Statement on Signing the National Bureau of Standards Authorization Act for Fiscal Year 1983

October 7, 1982

I have signed into law S. 2271, which authorizes appropriations for the National Bureau of Standards, the National Technical Information Service, and the Office of Productivity, Technology and Innovation for fiscal year 1983.

While I am pleased to join Congress in support of the worthy endeavors of these agencies, I am concerned to note that S. 2271 stipulates minimum funding levels for four of the National Bureau of Standards' seven activities. These minimums constitute $17.2 million or approximately 15 percent of the total $117.9 million authorized for appropriation for them. Of the $17.2 million, $7.9 million is earmarked in excess of that requested for metals processing, computer science and technology, and robotics research and development. The minimum funding levels specified in these cases divert funds from what the administration considers high priority programs to programs that should more appropriately be conducted by the private sector.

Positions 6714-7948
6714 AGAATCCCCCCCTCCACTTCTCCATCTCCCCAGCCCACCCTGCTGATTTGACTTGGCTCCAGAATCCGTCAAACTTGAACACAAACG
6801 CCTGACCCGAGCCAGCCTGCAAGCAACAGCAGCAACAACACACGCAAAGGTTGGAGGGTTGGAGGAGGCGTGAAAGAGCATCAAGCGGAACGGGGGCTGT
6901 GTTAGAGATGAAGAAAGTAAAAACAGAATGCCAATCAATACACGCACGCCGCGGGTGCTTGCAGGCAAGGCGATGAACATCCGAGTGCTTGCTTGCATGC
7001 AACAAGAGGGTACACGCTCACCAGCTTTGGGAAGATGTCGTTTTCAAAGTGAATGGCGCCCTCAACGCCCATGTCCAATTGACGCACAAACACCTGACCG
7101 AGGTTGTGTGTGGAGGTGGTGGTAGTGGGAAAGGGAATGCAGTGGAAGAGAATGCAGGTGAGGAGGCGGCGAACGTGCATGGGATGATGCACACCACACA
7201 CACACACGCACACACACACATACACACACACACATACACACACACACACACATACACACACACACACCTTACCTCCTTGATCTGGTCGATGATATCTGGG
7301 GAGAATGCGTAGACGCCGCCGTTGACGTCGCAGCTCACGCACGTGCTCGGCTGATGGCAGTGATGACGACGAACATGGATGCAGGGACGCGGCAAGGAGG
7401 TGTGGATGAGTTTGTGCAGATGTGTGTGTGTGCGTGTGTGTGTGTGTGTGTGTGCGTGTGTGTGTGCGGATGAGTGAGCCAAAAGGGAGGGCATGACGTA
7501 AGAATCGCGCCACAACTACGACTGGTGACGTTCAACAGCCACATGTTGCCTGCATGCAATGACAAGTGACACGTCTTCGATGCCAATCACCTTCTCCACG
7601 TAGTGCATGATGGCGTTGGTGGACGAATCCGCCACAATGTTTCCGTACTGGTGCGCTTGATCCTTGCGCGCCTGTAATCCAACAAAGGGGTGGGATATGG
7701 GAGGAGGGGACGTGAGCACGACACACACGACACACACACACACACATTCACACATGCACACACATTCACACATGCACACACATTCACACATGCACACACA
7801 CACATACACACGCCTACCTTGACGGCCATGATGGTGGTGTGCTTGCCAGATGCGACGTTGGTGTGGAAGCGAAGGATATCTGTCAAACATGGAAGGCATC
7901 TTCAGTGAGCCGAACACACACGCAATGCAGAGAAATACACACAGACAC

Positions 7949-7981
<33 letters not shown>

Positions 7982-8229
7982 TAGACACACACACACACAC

Specification of minimum funding levels in authorization and appropriation legislation diminishes and restricts the Executive's ability to respond to new developments, particularly in the area of science where discoveries cannot be predicted and may require changes in the direction of research and development.

Therefore, while I am signing S. 2271, I urge Congress to abandon the practice of specifying minimum funding levels in the future. They can be harmful to the Nation as the administration strives to reduce Federal spending and to react effectively to new situations and conditions.

Note: As enacted, S. 2271 is Public Law 97 - 286, approved October 6.